- Garrison Matthews– Lipscomb (21.7 ppg, 5.5 rpg, 1.8 apg, .465/.381/.799)
- Haanif Cheatham– Florida Gulf Coast (8.7 ppg, 3.8 rpg, 2.2 apg, .458/.325/.767 in 2016-17 at Marquette)
- Jace Hogan– Jacksonville (17.1 ppg, 6.6 rpg, 1.2 apg, .516/.333/.686)
- Scottie James– Liberty (13.5 ppg, 8.9 rpg, 1.1 apg, .616/.326/.752)
Player of the Year: Garrison Matthews (Lipscomb)
Assuming he stays healthy, Matthews will easily eclipse the 2,000 point milestone this season. An unheralded recruit out of high school, Matthews has been a program-changing recruit for Casey Alexander, leading the Bisons to one NCAA Tournament with a great chance for one more. He may not wow you athletically, but Matthews is one of the best players in the nation that no one talks about.
Newcomer of the Year: Haanif Cheatham (FGCU)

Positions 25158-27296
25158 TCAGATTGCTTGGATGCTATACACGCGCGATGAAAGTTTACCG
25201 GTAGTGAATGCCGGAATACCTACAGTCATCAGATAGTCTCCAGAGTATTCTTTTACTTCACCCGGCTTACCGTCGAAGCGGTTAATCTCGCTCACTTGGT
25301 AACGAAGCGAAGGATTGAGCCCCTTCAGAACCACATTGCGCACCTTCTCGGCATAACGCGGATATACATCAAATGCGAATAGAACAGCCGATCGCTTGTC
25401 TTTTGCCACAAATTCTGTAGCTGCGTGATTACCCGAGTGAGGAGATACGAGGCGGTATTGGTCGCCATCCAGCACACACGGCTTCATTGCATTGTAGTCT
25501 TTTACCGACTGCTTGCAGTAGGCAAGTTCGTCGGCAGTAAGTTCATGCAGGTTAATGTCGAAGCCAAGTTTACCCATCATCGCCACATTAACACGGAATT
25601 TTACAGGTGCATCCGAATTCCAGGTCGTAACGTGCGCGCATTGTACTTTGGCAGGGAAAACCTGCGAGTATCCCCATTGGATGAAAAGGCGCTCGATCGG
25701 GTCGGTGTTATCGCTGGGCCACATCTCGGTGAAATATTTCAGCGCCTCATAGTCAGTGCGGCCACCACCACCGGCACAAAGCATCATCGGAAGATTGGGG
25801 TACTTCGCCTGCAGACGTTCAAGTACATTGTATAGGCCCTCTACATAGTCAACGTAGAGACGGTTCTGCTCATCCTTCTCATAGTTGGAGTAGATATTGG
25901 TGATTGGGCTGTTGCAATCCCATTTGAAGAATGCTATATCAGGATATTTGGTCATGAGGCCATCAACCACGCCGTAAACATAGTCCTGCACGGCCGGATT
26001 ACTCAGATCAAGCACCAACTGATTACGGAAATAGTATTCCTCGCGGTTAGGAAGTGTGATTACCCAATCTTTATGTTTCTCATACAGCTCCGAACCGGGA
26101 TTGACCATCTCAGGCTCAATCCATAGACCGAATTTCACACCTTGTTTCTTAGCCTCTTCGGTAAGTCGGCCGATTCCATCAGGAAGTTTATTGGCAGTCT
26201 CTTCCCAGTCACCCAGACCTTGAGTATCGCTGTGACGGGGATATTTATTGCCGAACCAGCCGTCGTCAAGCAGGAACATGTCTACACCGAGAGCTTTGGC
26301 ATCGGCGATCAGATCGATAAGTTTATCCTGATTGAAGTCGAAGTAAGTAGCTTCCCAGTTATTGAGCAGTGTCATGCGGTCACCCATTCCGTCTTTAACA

After being a key role player for 2+ years for Marquette, Cheatham departed early in the 2017-18 season. He landed at FGCU, and recently earned a waiver to be immediately eligible rather than having to wait until the semester break to play. He’s a high-level athlete who can play multiple positions, and should make a big impact for Michael Fly’s club.
Breakout Player: Jalyn Hinton (Jacksonville)
After a strong freshman campaign at Jacksonville, the sky is the limit for Hinton. A long, athletic wing/forward, Hinton averaged an efficient 9 points and 5 rebounds last season. The only thing he didn’t do was shoot the ball, as he didn’t attempt a single 3-point shot. If he can extend his range, Hinton has all-conference potential.